The manufacturer wants to know what sort of people use the service and what journeys they make. With enough data, Mercedes-Benz thinks it could create a profitable car-sharing service targeted at particular types of people and certain areas of cities. Rather than offering cars that can be dropped off anywhere, it may offer something more like a bus route, where cars have to be dropped off at one of a few selected destinations, where someone else is likely to want to drive the car to its original starting point.
The 100 year-old assumption that car usage would always increase at the expense of other forms of transport is no longer true.
It may come as news to people stuck in London traffic jams, but car usage in London has dropped noticeably in the past 15 years. According to Transport for London (TFL), car usage has gone down by 5%, while bus usage has gone up by 65% and tube use by 30% (see the table, below). The reason is partly congestion (and congestion charges), but it is also due to the Oyster Card, a way of pre-paying for both bus and tube usage – TFL says it has made more difference than all the new lines and stations it has opened. The lesson of London is that people will move out of cars if public transport is made more attractive. This has not been lost on the government, which is now putting £100 million into developing “Intelligent Mobility”.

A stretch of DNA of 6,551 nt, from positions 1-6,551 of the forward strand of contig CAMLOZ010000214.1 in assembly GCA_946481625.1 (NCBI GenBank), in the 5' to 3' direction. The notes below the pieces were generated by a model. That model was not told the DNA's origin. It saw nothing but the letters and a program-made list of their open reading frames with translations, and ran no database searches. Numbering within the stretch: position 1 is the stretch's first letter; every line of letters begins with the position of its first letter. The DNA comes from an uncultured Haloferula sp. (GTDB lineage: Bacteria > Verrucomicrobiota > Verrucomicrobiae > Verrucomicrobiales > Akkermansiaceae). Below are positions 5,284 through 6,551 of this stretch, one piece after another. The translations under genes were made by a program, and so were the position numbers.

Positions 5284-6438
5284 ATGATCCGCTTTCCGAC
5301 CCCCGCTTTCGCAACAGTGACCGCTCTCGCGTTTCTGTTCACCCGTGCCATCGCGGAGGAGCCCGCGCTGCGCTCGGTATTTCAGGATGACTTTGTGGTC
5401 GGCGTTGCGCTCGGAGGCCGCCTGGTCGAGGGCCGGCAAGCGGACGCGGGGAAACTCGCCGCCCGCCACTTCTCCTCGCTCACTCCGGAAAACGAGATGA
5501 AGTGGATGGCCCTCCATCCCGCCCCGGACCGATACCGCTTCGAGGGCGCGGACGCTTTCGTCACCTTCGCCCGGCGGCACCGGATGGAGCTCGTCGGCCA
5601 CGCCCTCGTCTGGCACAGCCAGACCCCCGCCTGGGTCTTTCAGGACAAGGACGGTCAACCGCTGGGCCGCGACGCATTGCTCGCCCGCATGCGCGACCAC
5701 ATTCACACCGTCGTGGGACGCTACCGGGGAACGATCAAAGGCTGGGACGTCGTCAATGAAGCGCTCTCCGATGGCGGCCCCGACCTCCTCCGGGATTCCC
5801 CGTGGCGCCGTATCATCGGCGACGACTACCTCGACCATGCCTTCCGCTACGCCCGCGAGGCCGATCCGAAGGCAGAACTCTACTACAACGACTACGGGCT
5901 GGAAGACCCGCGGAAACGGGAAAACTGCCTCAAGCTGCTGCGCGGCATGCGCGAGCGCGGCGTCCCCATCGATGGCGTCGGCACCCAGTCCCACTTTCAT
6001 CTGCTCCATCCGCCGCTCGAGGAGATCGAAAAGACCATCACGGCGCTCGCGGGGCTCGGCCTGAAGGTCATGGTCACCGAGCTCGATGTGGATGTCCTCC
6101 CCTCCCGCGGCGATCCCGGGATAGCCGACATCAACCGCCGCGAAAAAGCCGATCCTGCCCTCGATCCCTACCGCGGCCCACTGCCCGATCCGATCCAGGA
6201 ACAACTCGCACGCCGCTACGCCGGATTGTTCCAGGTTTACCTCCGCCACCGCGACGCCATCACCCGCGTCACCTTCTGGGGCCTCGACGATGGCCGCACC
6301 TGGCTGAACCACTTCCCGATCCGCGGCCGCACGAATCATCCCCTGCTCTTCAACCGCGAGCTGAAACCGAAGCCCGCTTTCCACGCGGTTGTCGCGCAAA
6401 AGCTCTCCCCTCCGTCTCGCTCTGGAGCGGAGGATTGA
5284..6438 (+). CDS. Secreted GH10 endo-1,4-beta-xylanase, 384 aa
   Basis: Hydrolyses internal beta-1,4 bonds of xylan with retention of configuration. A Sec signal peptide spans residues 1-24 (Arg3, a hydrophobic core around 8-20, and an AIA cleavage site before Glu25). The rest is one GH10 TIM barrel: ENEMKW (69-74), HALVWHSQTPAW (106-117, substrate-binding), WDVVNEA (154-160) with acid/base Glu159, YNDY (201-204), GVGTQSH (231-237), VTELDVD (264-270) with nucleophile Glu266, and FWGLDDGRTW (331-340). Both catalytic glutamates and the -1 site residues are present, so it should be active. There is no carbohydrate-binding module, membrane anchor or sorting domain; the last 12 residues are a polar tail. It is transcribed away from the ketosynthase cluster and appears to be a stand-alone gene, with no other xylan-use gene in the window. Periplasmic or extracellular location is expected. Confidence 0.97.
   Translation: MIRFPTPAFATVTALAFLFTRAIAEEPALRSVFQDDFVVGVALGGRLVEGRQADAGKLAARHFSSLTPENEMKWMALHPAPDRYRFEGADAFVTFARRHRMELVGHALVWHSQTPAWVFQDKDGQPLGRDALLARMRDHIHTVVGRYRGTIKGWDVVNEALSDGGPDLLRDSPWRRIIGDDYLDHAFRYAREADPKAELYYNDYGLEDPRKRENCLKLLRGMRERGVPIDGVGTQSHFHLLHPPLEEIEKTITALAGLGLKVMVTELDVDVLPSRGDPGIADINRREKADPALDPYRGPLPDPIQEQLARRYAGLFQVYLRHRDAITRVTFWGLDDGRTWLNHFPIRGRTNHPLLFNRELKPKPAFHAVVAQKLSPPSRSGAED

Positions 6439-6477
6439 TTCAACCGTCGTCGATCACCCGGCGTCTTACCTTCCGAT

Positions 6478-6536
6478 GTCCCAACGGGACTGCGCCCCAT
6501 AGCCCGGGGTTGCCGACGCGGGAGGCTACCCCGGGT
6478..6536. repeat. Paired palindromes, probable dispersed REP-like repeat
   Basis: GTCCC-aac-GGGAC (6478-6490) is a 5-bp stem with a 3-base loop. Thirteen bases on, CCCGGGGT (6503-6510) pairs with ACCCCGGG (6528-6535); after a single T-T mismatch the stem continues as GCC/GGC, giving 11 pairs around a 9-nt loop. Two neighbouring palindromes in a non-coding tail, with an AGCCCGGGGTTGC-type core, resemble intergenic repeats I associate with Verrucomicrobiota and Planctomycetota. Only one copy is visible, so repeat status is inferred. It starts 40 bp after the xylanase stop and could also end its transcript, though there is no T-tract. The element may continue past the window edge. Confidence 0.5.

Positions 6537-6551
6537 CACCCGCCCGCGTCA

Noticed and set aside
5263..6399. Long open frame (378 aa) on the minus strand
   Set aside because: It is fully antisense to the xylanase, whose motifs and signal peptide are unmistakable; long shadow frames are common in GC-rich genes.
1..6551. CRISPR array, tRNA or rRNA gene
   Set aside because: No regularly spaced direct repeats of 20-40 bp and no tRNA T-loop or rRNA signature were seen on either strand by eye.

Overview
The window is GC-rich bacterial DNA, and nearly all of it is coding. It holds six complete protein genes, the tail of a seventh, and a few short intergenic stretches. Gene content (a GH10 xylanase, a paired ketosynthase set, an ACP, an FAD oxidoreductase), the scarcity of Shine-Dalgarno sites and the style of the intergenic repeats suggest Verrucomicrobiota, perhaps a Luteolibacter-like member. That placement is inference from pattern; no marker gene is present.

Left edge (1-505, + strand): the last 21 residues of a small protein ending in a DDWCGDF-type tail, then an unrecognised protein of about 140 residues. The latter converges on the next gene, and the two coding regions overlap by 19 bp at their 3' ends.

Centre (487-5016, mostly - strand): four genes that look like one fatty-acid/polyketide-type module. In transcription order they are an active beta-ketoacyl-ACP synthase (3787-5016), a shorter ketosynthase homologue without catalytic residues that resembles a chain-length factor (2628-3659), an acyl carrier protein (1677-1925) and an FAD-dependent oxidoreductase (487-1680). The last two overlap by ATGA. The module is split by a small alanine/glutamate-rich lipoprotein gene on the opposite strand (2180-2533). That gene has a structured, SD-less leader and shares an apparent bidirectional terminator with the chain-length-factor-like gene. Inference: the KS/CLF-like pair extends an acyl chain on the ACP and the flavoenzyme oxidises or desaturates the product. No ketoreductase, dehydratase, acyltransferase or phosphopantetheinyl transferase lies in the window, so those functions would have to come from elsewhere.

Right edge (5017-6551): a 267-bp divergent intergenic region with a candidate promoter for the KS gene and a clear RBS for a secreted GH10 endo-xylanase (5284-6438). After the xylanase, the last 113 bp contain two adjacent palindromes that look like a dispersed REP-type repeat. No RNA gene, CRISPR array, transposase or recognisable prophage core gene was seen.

The aspiration of Intelligent Mobility is to create seamless end-to-end journeys combining all forms of transport with no waiting time. The Government’s Transport Systems Catapult, responsible for developing technology in this area, is working on the seamless integration of taxis, trains, app-driven car sharing and on-demand buses. In this brave new world, the car becomes just another piece of the jigsaw rather than being the core form of transport.
Self-driving cars are closer than you think
Car manufacturers are ambivalent to these possibilities. They do not want to go the same way as the makers of horse-drawn carriages (or indeed the same way as Nokia), which they supplanted a century ago, but they are naturally concerned about the implications of technological advance.
At one extreme, cars could become generic driverless pods like the devices that already run to and from Heathrow Terminal 5 car park, but how much opportunity will there be to brand vehicles (and therefore generate decent profits) doing that? So far, the view of the car companies is an enlightened one: they are investing heavily in the technology of self-driving cars, on the principle that if it happens, they need to be the ones doing it, rather than being the ones it is being done to.
“Car companies are likely to enter the market, as most of the revenue from autonomous vehicles will come from operating them, not building them”
However, the idea of everyone using generic pods to get around may be overblown.